The government acknowledges the need to “make careers in the NHS more attractive”, stating that current NHS career development is too often based on an assumption that people want to do the same type of job throughout their career. In a speech in June 2018, the Prime Minister agreed that:
“For some that might be right, but others would embrace opportunities to learn new skills, take on new roles with new types of responsibility”
This policy promises that multiple different pathways will be created. One such opportunity is the nursing associate path, “which provides a work-based route into nursing for existing health and care staff or new recruits who may not be able to give up work to study full-time at university”. In October 2017, the government committed to training “5,000 nursing associates” in 2018, “with an additional 7,500 being trained in 2019”.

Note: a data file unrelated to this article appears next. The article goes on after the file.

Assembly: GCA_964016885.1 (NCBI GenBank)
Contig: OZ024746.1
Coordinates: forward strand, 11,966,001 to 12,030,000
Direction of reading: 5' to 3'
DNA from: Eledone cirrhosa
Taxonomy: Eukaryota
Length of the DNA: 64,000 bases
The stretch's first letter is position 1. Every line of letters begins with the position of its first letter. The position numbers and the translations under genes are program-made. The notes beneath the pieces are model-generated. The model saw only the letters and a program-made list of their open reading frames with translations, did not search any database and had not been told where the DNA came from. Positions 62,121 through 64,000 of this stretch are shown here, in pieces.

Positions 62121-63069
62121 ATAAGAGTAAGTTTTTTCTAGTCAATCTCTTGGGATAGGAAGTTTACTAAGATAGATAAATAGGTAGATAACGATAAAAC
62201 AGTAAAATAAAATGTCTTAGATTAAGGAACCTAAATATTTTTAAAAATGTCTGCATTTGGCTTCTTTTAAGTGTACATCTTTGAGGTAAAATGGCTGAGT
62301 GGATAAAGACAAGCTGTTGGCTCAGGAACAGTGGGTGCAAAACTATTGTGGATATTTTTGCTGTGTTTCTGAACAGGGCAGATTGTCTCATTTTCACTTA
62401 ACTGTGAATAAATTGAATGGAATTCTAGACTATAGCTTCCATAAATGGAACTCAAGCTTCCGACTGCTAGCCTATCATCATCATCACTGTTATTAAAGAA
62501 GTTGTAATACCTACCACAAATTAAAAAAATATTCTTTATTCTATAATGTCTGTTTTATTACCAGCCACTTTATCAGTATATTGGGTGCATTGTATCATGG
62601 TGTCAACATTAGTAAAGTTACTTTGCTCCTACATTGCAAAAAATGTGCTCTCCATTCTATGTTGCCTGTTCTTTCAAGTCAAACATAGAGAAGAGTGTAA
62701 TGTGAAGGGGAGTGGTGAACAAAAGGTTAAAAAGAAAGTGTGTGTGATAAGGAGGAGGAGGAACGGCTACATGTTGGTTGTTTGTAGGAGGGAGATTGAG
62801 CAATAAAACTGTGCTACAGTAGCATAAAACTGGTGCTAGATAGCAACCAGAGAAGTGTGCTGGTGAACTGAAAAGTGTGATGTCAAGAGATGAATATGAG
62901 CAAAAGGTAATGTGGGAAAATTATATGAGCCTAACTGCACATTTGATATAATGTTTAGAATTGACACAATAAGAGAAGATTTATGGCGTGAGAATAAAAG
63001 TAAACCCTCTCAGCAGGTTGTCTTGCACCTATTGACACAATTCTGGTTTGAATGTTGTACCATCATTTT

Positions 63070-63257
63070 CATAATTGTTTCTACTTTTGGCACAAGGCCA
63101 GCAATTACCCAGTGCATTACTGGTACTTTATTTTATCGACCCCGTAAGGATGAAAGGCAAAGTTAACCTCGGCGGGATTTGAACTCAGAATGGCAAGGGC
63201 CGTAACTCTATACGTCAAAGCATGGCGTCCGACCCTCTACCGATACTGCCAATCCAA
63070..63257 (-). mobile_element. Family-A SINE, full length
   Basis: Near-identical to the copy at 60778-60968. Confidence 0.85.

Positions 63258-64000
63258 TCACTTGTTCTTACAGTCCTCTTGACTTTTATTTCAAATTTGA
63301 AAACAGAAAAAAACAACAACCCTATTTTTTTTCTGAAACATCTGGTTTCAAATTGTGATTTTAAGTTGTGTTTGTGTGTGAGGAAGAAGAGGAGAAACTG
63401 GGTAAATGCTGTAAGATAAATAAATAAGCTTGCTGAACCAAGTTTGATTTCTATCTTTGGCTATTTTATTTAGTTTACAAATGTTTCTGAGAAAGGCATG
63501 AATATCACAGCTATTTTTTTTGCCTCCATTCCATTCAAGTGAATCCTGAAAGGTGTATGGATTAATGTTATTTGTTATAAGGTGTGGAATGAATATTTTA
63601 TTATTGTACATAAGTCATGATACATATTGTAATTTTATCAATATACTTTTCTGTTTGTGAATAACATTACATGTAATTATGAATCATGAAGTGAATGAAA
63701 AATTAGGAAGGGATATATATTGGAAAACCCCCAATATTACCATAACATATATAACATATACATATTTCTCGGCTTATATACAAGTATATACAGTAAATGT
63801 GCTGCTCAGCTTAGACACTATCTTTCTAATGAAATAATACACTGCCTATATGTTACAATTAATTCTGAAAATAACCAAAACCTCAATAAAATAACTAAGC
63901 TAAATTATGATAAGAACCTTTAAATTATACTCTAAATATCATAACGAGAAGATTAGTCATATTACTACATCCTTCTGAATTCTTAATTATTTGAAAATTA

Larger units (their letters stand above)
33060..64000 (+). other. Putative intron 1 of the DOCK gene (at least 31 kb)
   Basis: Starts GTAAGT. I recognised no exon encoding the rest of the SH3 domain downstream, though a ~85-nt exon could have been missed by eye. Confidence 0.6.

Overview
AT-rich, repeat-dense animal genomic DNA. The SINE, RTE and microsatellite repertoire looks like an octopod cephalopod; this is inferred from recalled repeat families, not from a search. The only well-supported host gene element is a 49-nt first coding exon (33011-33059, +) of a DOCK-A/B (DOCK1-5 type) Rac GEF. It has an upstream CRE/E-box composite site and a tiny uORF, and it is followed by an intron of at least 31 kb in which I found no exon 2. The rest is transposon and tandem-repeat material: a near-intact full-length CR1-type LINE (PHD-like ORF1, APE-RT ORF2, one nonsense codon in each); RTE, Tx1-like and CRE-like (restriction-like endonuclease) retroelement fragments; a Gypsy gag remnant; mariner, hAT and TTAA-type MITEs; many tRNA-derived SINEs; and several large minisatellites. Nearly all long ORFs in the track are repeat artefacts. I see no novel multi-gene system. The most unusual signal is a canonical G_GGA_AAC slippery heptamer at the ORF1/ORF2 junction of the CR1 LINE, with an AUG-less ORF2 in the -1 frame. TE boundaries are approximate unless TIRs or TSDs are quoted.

While there was no mention of NHS careers in the 2017-18 Government mandate to the NHS, the NHS Long Term Plan does include a section related to Supporting our current NHS staff. It promises two things:
- Firstly, career progression. Health Education England is expecting to increase investment in career development and progression over the next five years. This is dependent on agreement of the training budget in the 2019 Government Spending Review.
- Secondly, what’s called “multi-professional credentialing”. This enables clinicians to develop new capabilities on other areas of competence, allowing them to shift or expand their scope of practice to other areas more easily.
With the nursing associate programme under way, and the long-term NHS plan showing the promise of more, we’re marking this as ‘in progress’. To move it to ‘done’ we’ll expect to see initiatives being put into action. Follow this policy for updates.
- NHS Long Term Plan – NHS England
- The Government’s revised mandate to NHS England for 2017-18 – Gov.uk
- Health Secretary announces nursing workforce reforms – Gov.uk
- PM speech on the NHS: 18 June 2018 – Gov.uk
- Nursing associate – NHS